Sunday, July 16, 2017

A New Particle Discovered at CERN

About a week ago, an experiment at CERN announced the discovery of a new particle, the Ξcc++ (pronounced Ksigh-see-see-plus-plus). Many people who have read about this discovery have asked me about its significance and if I was involved. So, this post will deviate from the usual discussion of the relationship between Christianity and science and focus on the discovery of the Ξcc++ with a few additional observations in my conclusion.

Sunday, July 2, 2017

Is Fine-Tuning a Fallacy?

Victor Stenger was a theoretical particle physicist who wrote many books critical of God, religion, and the case for God from scientific reasoning. A regular reader of this blog asked if I would critique some of his writings and ideas including his 2011 book The Fallacy of Fine-Tuning: Why the Universe is not designed for us. I have always felt that if one wants to determine what is true, then one should understand the best ideas from opposing views of any issue and, consequently, I have read books by many critics of Christianity including Richard Dawkins, Lawrence Krauss, and Stephen Hawking. I haven't read much of Stenger's work so I thought this would be a great opportunity to assess his ideas.

In his book The Fallacy of Fine-Tuning, Stenger claims that arguments theists make about fine-tuning can be easily refuted. Following the tone of my blog, I will try to discuss this issue in a non-technical way. The astrophysicist Luke Barnes wrote a long technical article refuting Stenger's claims which I highly recommend. In response to Barnes' article, Stenger wrote an article, which caused Barnes to write a further rebuttal on his blog. The general consensus among scientists who have studied this question is that Barnes' arguments are stronger than Stenger's and the universe does appear to be fine-tuned. For those who want to read the technical articles on this topic, I refer you to the links in this paragraph. For those who want a less technical discussion, including some of my original thoughts on Stenger's arguments, please continue reading.

Saturday, June 24, 2017

Genealogies and the Creation of Heaven and Earth

I'd like to continue with the topic of my previous post in which I used various passages in the Bible to show that the six days of creation in Genesis are not necessarily 24 hours each, but are periods of an undetermined amount of time. In that blog entry, I wrote that there are three propositions that are used by those who say the Bible teaches the universe is only a few thousand years old. Those propositions were (1) the genealogies in the Bible are basically complete, (2) the six days of creation in Genesis are consecutive 24 hour days, and (3) no time passes between the creation of the earth and the universe (as described in Genesis 1:1), and the subsequent six days of creation.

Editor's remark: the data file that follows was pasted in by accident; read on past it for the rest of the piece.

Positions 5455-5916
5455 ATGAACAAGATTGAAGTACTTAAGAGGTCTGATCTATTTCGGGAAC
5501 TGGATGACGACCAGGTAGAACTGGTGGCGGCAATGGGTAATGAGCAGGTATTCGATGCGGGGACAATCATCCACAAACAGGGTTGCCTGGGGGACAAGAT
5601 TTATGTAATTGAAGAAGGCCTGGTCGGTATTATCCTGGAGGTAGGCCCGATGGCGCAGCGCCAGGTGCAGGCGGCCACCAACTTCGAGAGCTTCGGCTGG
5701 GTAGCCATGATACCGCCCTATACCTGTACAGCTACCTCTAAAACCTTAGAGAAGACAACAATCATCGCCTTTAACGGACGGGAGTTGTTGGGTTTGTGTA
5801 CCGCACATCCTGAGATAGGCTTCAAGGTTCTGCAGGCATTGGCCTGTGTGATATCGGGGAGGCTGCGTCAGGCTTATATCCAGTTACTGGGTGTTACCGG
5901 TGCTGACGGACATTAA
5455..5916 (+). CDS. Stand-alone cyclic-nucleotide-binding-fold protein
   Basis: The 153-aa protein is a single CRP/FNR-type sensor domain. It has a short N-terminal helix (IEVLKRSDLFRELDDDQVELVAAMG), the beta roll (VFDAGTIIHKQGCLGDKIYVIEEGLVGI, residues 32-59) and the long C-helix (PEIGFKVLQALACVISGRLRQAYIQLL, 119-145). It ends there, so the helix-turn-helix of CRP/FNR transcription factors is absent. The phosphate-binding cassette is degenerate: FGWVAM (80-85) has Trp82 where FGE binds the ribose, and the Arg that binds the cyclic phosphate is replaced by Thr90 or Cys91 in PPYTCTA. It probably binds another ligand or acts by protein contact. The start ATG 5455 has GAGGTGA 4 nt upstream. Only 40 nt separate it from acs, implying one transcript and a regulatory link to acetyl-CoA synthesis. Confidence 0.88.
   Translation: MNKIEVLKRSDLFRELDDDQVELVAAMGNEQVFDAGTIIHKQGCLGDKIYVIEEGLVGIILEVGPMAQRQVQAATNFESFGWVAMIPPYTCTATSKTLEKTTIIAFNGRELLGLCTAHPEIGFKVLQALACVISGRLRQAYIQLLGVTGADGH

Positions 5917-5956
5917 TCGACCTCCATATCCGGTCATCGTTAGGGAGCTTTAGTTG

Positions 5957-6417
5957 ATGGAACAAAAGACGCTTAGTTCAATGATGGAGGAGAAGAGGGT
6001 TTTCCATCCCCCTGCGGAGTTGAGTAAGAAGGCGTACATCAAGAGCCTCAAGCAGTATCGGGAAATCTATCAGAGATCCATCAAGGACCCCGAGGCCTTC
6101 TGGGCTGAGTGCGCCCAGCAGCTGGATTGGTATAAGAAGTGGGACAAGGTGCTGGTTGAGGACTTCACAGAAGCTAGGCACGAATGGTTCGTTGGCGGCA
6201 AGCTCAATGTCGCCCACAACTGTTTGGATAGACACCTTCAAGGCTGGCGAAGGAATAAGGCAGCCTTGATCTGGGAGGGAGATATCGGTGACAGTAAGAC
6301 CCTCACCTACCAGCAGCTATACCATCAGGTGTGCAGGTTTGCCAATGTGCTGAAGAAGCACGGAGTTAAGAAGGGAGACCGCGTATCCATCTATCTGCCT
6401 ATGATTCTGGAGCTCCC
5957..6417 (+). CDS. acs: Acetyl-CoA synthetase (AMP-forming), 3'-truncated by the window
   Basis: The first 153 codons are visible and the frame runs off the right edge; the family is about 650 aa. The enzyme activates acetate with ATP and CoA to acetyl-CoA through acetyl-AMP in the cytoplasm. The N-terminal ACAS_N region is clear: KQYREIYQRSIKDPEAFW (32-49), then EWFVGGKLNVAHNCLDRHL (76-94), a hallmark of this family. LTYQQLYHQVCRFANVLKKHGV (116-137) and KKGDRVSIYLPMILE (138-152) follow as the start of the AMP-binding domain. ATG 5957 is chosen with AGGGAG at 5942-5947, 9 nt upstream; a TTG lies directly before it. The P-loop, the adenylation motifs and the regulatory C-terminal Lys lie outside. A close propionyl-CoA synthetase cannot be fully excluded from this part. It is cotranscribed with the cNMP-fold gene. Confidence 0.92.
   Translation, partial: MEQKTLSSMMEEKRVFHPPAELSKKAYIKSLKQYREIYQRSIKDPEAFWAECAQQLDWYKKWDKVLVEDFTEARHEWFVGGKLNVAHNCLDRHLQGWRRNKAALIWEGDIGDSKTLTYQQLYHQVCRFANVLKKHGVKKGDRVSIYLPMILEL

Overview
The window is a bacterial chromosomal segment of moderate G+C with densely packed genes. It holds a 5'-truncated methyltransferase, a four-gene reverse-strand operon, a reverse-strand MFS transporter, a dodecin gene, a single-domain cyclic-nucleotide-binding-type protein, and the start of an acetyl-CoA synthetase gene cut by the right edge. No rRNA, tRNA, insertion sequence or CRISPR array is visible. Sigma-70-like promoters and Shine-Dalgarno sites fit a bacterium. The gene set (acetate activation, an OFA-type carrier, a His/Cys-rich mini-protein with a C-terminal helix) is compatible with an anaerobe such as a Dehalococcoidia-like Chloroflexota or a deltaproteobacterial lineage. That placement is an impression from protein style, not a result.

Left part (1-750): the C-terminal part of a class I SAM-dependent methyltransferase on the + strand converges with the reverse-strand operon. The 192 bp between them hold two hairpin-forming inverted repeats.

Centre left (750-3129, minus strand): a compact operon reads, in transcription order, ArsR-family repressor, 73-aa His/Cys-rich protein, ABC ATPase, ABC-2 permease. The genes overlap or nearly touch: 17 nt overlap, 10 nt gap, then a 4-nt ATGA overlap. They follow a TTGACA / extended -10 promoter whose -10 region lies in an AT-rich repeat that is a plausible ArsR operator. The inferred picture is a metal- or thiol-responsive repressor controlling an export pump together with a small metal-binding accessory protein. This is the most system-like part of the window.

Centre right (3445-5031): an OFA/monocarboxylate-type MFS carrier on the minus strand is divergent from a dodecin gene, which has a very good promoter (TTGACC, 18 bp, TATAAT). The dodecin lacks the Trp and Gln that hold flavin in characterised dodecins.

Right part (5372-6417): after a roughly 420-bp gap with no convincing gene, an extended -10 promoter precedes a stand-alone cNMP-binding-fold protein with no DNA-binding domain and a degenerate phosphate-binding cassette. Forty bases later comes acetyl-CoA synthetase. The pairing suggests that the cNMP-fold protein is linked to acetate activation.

Since I already discussed proposition (2), I'd like to continue on with propositions (1) and (3) and show that the genealogies in the Bible definitely have gaps in them, and that the language clearly indicates that Genesis 1:1-2 occurs before the first day of creation allowing a significant amount of time to pass.

Saturday, June 17, 2017

The Six Days of Creation


Does the Bible teach that the universe was created a few thousand years ago? I know many people, both secular and religious, who believe that it does and, therefore, insist that the Bible is in conflict with the claims of Big Bang cosmology which require a universe that is about 13.8 billion years old. Of course the Bible does not say how old the universe is, so why do some people believe it teaches a "young" earth, only thousands of years old.  Such a claim is based on three propositions, all of which can be shown to be false, or at least not necessarily true. If the propositions are not correct, then there is no information in the Bible about the age of the universe. The propositions are (1) the genealogies in the Bible are basically complete, (2) the six days of creation in Genesis are consecutive 24 hour days, and (3) no time passes between the creation of the earth and the universe (as described in Genesis 1:1), and the subsequent six days of creation.